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This Week’s ESSA News: New School Accountability Systems From Alaska to Arizona, Considering the Destiny of Geography & More

By Ashley Inman Zanchelli | January 27, 2019

This update on the Every Student Succeeds Act and the education plans now being implemented by states and school districts is produced in partnership with ESSA Essentials, an ongoing series from the Collaborative for Student Success. It’s an offshoot of their ESSA Advance newsletter, which you can sign up for here! (See our recent ESSA updates from previous weeks right here.)

With the New Year upon us, numerous states are revealing their school report cards and releasing related data. In Alaska, for example, the state Department of Education has “flagged about a fifth of the state’s public schools as needing additional support under its new accountability system,” called the “System for School Success,” Tegan Hanlon reports for the Anchorage Daily News. Like every other state, Alaska “had to build the new system to comply with the federal Every Student Succeeds Act, passed in 2015, and to continue receiving federal funds.”

And in Arizona, according to AZCentral.com, the state Department of Education has created a website to provide data about the state’s schools that is “all in one place.” The site includes “information about individual schools, including how students performed on tests, how many children were disciplined at the school and how many teachers at that school hold emergency certificates.”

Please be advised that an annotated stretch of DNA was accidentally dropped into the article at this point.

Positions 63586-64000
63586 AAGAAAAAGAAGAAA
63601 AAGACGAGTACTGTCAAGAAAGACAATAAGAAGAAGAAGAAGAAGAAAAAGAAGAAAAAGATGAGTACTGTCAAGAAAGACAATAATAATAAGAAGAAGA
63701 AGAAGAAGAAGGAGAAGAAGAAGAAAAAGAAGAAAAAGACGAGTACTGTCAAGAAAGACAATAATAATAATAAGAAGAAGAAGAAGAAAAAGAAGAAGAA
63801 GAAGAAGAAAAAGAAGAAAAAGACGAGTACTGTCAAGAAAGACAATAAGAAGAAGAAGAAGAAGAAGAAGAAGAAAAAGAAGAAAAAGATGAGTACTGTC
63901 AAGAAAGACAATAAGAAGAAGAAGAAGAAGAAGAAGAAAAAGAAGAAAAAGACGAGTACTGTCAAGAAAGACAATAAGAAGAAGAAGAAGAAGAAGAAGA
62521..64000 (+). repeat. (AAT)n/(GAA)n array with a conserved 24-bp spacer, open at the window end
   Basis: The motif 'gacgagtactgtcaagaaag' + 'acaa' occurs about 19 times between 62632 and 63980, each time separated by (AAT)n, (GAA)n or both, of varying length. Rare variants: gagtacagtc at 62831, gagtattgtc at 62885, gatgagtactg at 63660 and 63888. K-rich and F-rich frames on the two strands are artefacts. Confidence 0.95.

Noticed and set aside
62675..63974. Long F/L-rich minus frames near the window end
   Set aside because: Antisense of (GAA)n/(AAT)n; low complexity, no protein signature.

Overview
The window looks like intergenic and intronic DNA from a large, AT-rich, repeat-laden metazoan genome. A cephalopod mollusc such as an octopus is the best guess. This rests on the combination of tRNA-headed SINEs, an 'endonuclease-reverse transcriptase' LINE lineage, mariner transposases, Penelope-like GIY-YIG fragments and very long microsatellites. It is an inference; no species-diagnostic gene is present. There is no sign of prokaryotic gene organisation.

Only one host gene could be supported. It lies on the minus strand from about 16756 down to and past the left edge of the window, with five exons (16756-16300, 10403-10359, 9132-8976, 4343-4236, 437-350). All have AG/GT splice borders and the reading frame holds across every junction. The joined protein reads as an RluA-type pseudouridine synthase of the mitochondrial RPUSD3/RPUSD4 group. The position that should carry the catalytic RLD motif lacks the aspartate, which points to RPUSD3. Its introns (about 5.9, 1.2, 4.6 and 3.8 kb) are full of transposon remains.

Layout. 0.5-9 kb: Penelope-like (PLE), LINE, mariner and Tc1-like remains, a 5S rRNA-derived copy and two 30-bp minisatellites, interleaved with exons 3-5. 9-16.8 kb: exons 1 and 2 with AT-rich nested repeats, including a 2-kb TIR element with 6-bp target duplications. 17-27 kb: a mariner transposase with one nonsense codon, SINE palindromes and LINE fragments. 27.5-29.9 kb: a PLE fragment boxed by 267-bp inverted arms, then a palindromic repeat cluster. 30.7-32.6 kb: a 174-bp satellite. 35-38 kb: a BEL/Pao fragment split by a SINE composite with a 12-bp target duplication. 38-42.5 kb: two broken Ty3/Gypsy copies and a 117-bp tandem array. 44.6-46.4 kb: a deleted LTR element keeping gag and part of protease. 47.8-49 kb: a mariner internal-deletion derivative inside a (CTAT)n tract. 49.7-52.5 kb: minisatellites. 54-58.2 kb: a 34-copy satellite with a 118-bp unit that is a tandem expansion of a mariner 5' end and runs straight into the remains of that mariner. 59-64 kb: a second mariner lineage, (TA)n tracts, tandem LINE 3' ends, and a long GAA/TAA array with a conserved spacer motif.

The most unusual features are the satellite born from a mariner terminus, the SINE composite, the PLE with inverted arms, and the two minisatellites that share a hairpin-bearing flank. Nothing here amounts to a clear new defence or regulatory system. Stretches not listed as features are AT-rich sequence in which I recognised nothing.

Kentucky has also made changes to its report card system. The Owensboro Times reports that the state Department of Education has unveiled the state’s school report card: an online platform that “includes data metrics and visualizations to highlight key information about schools and districts.”

Check out below for more ESSA news.

More than 100 New York City schools identified as struggling

Chalkbeat reports that New York is also releasing school ratings data, including the recent release of a list of struggling schools. This list included no less than 124 schools in the five boroughs that together form New York City. These struggling-school designations are the “first round of designations under a new method of identifying low-performing schools” under ESSA. “While test scores and graduation rates continue to influence the ratings most, state officials said the new system offers a more nuanced look at school performance by emphasizing student growth over time and taking into account the new criteria.”

“Is Geography Destiny?”

In this Education Week piece, Andrew Ujifusa takes a look at the issues of socioeconomic factors, geographic location, and education quality. Of course, school funding mechanisms are a vital component of these interconnected issues, as “state and local funding each typically make up about 45 percent of total spending on public schools.”

In many places, decision makers are looking to create “new systems for state funding that direct more resources to students from low-income households and English-language learners who have greater educational needs.” And “due to a requirement in the Every Student Succeeds Act that districts publish how much individual schools spend per student, communities might soon be able to ask tough, more-informed questions about funding disparities between schools not too distant from each other.”

Start small, follow the evidence

Earlier this month in The 74, Allison Crean Davis explored how to build an evidence base for research. She notes that exploratory studies “are better at suggesting patterns and potential directions of inquiry than they are at determining causation and arriving at firm conclusions.” She notes, however, that evidence-based research can “point toward topics worthy of further inquiry and suggest how resources for research can best be leveraged.” This is “consistent with an embrace of evidence under the Every Student Succeeds Act that ‘demonstrates a rationale’ for a program, approach, or intervention, even if it has yet to demonstrate causality.”

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